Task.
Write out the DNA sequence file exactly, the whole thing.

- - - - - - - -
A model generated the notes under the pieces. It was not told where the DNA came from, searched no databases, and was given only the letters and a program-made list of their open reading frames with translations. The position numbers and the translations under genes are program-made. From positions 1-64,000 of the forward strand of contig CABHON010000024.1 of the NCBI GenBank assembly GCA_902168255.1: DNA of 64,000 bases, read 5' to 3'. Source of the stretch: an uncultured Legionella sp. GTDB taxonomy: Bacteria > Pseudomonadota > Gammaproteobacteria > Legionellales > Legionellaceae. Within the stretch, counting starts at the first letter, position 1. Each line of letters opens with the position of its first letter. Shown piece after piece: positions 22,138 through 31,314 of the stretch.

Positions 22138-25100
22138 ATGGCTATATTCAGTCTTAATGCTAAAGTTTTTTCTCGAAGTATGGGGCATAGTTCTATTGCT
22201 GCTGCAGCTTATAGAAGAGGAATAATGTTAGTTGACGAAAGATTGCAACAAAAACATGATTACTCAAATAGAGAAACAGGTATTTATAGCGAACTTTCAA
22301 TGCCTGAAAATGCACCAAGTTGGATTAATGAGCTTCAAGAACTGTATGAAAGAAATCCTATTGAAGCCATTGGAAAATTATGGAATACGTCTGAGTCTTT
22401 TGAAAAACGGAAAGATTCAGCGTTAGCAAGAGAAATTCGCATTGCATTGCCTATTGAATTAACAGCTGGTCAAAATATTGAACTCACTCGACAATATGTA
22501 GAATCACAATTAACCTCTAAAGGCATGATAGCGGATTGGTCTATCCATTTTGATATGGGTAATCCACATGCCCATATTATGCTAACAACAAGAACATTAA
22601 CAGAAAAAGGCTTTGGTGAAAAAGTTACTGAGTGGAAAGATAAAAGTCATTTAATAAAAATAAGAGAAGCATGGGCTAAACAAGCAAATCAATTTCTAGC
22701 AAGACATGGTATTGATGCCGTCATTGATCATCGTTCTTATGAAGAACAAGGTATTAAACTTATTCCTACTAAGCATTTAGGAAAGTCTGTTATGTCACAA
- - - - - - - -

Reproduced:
A model generated the notes under the pieces. It was not told where the DNA came from, searched no databases, and was given only the letters and a program-made list of their open reading frames with translations. The position numbers and the translations under genes are program-made. From positions 1-64,000 of the forward strand of contig CABHON010000024.1 of the NCBI GenBank assembly GCA_902168255.1: DNA of 64,000 bases, read 5' to 3'. Source of the stretch: an uncultured Legionella sp. GTDB taxonomy: Bacteria > Pseudomonadota > Gammaproteobacteria > Legionellales > Legionellaceae. Within the stretch, counting starts at the first letter, position 1. Each line of letters opens with the position of its first letter. Shown piece after piece: positions 22,138 through 31,314 of the stretch.

Positions 22138-25100
22138 ATGGCTATATTCAGTCTTAATGCTAAAGTTTTTTCTCGAAGTATGGGGCATAGTTCTATTGCT
22201 GCTGCAGCTTATAGAAGAGGAATAATGTTAGTTGACGAAAGATTGCAACAAAAACATGATTACTCAAATAGAGAAACAGGTATTTATAGCGAACTTTCAA
22301 TGCCTGAAAATGCACCAAGTTGGATTAATGAGCTTCAAGAACTGTATGAAAGAAATCCTATTGAAGCCATTGGAAAATTATGGAATACGTCTGAGTCTTT
22401 TGAAAAACGGAAAGATTCAGCGTTAGCAAGAGAAATTCGCATTGCATTGCCTATTGAATTAACAGCTGGTCAAAATATTGAACTCACTCGACAATATGTA
22501 GAATCACAATTAACCTCTAAAGGCATGATAGCGGATTGGTCTATCCATTTTGATATGGGTAATCCACATGCCCATATTATGCTAACAACAAGAACATTAA
22601 CAGAAAAAGGCTTTGGTGAAAAAGTTACTGAGTGGAAAGATAAAAGTCATTTAATAAAAATAAGAGAAGCATGGGCTAAACAAGCAAATCAATTTCTAGC
22701 AAGACATGGTATTGATGCCGTCATTGATCATCGTTCTTATGAAGAACAAGGTATTAAACTTATTCCTACTAAGCATTTAGGAAAGTCTGTTATGTCACAA